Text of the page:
or inhibits, that I may have the freedom of your friendship
now and forever.

antinous_pio-clementino_inv256_n2

In the 19th century, men who loved other men began to remember and revive the worship of Antinous, a youth who was loved by an older man and made a god. They were not alone in their attraction to the worship of ancient Greek and Roman deities; for more information, simply Google “the Romantic movement” and start there. It was not until the 20th century, after decades of pagan and magical revivals in the form of the Golden Dawn, Wicca, neopaganism, reconstructionist pagan, that pagans who identified as gay or queer began to focus on Antinous and build religious groups specifically for his worship.

The Naos Antinoou, of which I am a member, co-founder, Mysta, and if I remember correctly, a magistrate? is one of those groups. Founded in 2016, we are “a queer, Graeco-Roman-Egyptian polytheist community dedicated to Antinous, the deified lover of the Roman Emperor Hadrian, related Gods of our tradition, and our divine Queer Ancestors.” It is from the practice of the Naos and its antecedent groups, the Ekklesia Antinoou and the Ecclesia Antinoi, that the Antinoan epithets of Liberator, Navigator, and Lover are derived.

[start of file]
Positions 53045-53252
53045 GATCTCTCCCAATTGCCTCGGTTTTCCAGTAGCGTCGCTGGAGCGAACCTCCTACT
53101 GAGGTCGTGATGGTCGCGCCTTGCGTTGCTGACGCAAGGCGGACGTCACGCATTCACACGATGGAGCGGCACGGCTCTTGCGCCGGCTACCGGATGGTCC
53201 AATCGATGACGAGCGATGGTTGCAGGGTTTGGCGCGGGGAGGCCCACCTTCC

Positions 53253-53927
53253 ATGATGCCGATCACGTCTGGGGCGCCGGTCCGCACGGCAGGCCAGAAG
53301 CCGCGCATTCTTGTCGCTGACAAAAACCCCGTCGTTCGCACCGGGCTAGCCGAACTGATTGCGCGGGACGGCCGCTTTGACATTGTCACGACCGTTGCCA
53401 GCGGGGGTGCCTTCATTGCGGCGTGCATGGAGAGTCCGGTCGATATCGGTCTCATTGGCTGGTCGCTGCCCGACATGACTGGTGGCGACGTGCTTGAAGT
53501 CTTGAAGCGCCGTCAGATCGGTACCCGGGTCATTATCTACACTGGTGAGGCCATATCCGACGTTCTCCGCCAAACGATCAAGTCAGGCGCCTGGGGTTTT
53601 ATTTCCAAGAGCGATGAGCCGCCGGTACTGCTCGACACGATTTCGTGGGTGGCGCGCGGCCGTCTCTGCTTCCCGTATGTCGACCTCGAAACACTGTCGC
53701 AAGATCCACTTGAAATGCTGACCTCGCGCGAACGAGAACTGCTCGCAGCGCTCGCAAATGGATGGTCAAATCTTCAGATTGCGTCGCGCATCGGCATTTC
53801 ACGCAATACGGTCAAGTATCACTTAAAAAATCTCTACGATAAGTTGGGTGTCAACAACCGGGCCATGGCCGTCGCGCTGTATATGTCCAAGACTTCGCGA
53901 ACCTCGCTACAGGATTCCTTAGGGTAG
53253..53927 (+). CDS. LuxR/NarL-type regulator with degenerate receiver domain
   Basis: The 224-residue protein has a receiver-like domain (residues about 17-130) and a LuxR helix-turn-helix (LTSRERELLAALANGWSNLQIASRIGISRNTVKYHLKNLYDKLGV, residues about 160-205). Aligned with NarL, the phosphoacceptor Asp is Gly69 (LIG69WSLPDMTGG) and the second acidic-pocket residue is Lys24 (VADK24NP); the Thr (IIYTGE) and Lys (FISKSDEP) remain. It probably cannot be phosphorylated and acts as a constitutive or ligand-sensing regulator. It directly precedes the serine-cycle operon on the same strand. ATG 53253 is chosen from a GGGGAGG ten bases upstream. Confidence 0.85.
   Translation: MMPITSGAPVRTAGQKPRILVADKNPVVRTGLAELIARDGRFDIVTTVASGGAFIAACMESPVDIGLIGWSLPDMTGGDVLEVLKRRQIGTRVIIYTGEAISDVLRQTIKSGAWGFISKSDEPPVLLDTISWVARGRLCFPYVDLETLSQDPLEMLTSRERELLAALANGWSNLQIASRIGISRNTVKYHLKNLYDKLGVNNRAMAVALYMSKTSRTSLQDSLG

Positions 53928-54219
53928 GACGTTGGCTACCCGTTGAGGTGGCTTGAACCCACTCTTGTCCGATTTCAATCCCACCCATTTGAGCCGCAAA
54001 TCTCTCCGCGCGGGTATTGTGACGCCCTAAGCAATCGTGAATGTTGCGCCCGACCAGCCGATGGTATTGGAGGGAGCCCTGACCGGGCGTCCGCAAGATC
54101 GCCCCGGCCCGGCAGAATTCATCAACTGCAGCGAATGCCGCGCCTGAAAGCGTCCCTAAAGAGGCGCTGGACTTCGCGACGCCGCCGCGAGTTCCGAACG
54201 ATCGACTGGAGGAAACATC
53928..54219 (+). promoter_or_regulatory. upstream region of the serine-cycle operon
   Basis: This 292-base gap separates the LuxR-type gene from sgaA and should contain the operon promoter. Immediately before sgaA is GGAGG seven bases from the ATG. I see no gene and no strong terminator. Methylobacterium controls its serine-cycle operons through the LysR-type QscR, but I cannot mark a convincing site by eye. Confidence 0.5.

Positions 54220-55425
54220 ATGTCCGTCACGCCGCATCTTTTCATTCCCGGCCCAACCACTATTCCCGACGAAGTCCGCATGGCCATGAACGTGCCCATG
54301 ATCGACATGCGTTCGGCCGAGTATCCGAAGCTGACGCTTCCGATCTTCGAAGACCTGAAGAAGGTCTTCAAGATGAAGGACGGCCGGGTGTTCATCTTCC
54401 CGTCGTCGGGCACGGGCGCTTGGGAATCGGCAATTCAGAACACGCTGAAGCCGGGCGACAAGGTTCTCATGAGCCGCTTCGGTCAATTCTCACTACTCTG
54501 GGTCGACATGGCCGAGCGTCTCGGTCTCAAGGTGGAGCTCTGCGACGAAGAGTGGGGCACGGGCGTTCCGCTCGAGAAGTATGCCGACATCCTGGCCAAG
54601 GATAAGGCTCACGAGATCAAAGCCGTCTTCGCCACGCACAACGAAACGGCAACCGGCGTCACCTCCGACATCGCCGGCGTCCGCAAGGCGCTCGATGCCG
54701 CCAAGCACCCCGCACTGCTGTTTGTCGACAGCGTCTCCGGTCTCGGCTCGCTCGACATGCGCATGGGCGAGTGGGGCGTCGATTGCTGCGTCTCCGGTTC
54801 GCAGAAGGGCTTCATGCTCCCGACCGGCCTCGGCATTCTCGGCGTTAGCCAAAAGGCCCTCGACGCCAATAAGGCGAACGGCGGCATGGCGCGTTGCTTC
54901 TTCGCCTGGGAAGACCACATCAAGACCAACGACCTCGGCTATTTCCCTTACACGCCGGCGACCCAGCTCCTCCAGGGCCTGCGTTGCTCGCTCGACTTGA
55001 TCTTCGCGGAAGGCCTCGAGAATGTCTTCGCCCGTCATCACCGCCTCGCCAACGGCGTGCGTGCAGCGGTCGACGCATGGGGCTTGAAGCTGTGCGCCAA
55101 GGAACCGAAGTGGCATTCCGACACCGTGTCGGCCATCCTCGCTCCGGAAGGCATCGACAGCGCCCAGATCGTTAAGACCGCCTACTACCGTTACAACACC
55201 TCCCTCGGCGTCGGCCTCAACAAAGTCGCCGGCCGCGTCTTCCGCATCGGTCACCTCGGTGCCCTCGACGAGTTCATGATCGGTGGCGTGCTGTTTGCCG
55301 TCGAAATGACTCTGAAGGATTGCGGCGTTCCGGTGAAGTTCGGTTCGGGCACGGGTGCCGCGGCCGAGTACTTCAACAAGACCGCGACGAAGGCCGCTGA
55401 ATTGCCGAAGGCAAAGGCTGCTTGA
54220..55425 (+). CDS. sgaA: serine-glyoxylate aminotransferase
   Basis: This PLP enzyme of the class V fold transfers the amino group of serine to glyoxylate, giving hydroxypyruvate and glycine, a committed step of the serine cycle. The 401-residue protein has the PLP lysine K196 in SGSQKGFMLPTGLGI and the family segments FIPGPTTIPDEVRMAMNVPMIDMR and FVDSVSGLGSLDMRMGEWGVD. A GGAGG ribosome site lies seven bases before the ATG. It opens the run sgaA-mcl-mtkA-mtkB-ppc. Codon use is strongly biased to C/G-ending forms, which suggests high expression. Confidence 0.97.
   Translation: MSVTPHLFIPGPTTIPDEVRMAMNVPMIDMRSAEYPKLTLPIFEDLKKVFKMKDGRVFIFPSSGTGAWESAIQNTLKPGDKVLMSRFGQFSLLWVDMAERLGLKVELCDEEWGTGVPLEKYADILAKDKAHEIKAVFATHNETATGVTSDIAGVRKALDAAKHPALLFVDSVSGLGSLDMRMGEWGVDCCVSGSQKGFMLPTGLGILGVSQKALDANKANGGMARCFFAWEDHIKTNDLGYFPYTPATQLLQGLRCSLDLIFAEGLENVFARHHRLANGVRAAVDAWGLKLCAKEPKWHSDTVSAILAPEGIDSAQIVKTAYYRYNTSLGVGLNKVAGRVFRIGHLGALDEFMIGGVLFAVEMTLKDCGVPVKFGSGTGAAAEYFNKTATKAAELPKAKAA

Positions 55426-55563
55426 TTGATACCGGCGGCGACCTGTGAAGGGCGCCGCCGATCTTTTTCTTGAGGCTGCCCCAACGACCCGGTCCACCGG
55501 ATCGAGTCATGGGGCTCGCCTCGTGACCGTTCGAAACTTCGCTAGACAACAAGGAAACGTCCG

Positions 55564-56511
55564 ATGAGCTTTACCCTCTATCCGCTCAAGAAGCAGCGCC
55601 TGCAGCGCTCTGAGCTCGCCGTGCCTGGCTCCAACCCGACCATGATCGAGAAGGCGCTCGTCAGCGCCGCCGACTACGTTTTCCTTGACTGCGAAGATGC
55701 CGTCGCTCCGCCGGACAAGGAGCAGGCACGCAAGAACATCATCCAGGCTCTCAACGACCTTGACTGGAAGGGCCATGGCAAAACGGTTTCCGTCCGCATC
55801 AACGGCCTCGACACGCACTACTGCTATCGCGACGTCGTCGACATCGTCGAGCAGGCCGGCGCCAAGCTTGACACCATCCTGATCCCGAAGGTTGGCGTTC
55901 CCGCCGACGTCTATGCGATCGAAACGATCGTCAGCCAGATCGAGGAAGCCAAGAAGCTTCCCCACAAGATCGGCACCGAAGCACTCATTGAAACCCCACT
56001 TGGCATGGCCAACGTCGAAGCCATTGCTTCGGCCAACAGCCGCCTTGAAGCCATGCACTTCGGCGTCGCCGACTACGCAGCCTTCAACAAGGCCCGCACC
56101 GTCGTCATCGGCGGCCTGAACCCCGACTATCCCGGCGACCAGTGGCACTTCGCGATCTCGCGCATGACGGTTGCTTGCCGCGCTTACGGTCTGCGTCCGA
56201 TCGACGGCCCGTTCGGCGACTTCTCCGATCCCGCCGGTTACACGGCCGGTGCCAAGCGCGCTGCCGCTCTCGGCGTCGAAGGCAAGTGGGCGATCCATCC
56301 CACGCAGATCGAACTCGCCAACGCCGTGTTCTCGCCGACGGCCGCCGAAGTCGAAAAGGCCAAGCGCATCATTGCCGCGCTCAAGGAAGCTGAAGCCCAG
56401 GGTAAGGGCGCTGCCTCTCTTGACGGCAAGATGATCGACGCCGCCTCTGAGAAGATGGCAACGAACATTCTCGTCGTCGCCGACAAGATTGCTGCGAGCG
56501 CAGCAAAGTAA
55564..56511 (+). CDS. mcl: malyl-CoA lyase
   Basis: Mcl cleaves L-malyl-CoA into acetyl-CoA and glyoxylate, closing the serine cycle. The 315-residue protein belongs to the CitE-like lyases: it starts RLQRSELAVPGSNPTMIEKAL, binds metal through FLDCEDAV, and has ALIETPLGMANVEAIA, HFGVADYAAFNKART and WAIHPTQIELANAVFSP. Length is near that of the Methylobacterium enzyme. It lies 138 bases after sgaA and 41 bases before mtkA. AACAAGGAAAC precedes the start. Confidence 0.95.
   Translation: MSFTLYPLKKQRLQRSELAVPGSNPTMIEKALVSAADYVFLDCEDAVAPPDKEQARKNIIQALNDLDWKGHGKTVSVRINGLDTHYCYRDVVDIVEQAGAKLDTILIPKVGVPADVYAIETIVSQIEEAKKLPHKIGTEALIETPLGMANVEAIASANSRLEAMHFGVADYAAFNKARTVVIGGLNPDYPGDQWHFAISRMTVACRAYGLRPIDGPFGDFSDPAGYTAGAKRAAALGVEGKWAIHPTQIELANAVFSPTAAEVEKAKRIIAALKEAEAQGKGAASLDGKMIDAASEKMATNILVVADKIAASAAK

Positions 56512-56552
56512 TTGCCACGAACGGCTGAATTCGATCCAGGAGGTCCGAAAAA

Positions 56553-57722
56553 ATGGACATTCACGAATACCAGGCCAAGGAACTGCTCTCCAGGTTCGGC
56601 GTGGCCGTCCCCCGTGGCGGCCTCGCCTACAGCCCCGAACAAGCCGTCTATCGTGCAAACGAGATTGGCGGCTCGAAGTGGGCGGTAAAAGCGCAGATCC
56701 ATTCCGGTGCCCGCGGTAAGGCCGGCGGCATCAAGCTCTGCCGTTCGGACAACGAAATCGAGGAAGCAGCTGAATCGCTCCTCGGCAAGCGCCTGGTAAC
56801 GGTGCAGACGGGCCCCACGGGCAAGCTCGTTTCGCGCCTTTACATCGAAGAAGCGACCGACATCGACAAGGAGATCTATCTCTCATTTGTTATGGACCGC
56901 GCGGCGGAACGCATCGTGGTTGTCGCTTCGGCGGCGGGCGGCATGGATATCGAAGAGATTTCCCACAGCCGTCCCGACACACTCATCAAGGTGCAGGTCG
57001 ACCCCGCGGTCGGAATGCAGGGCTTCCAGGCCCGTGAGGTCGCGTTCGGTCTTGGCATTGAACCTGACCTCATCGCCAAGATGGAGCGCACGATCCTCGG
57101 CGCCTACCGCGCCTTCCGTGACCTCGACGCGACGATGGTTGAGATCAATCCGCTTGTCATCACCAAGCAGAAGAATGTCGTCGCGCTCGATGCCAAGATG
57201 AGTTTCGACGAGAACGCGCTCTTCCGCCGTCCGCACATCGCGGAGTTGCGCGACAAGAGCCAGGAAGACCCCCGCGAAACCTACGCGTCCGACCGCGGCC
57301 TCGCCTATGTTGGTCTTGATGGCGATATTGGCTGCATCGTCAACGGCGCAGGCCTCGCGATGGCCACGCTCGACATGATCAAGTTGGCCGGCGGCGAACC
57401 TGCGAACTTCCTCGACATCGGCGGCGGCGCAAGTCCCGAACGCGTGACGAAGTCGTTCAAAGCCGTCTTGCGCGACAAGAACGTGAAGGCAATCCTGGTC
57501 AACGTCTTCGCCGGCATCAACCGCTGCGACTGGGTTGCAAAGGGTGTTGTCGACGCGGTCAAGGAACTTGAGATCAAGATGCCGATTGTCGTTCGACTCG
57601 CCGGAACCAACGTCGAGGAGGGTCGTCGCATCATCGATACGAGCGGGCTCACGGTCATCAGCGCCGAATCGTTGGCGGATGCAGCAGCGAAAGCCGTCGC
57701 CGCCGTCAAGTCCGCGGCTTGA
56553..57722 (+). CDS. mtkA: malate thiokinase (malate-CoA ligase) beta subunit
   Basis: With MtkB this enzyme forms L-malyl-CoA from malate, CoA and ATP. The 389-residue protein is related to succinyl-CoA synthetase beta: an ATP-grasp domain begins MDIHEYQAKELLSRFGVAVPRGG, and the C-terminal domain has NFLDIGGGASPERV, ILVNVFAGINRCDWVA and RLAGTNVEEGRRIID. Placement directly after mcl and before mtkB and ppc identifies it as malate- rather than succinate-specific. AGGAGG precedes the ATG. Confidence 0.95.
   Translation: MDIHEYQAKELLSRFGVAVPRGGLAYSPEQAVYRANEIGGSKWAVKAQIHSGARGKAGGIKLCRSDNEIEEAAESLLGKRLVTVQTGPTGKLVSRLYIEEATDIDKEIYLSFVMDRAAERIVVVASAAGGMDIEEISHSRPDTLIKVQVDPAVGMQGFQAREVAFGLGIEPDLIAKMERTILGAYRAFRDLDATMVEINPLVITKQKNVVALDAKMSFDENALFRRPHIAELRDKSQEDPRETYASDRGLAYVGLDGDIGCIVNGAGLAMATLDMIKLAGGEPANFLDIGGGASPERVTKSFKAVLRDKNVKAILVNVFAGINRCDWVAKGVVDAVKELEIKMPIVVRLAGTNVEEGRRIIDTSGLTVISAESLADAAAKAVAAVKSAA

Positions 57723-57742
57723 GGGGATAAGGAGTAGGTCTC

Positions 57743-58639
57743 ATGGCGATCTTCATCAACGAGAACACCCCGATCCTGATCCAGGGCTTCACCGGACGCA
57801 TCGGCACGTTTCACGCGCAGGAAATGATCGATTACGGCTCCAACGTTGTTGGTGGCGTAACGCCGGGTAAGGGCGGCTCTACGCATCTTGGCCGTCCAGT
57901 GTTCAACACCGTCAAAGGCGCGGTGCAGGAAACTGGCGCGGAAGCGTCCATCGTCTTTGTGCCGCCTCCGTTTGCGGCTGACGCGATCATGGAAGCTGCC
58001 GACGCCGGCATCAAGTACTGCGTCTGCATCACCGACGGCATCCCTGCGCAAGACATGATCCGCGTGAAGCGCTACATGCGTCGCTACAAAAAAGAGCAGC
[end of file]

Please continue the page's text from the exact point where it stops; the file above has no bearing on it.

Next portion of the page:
Antinous the Liberator is celebrated from November 1st to January 28th. He is the newly made God who encounters the terrifying forces of the Underworld, conquers them, and becomes Ruler of the dead, as Osiris or as Antinous Bakkheios. He is a chthonic deity, but as I have emphasised in this hymn, he is also the divine ally of those who work for social justice, especially but not exclusively for queer and trans people. His help is available both for public protest and political action and for the difficult inner work of rooting out the archons within the self.

The archons are one name for the guardians of the Underworld gateways, those who seek to test the soul and prevent the unworthy from attaining status in the afterlife. They are also, in Gnostic traditions, the powers and principalities, as St. Paul, who rule the cosmic structures of the universe and society, “the world” that opposes human spiritual flowering. I have come to understand the archons as the ideologies and social structures that are constricting and destroying our societies and our planet right now: sexism, racism, homophobia, transphobia, misogyny, antisemitism, capitalism, fascism.

I don’t mean that I think the archons are merely personifications of human social structures; I mean that I think these social structures are the manifestations of the powers that were called the archons. St. Paul was not always wrong; as he said to the Christians in Ephesus, “… our struggle is not against enemies of blood and flesh, but against the rulers, against the authorities, against the cosmic powers of this present darkness, against the spiritual forces of evil in the heavenly places.” Antinous the Liberator is our ally in this fight, as much now in the struggles of summer 2020 as in the protests of 2015 when I wrote this hymn.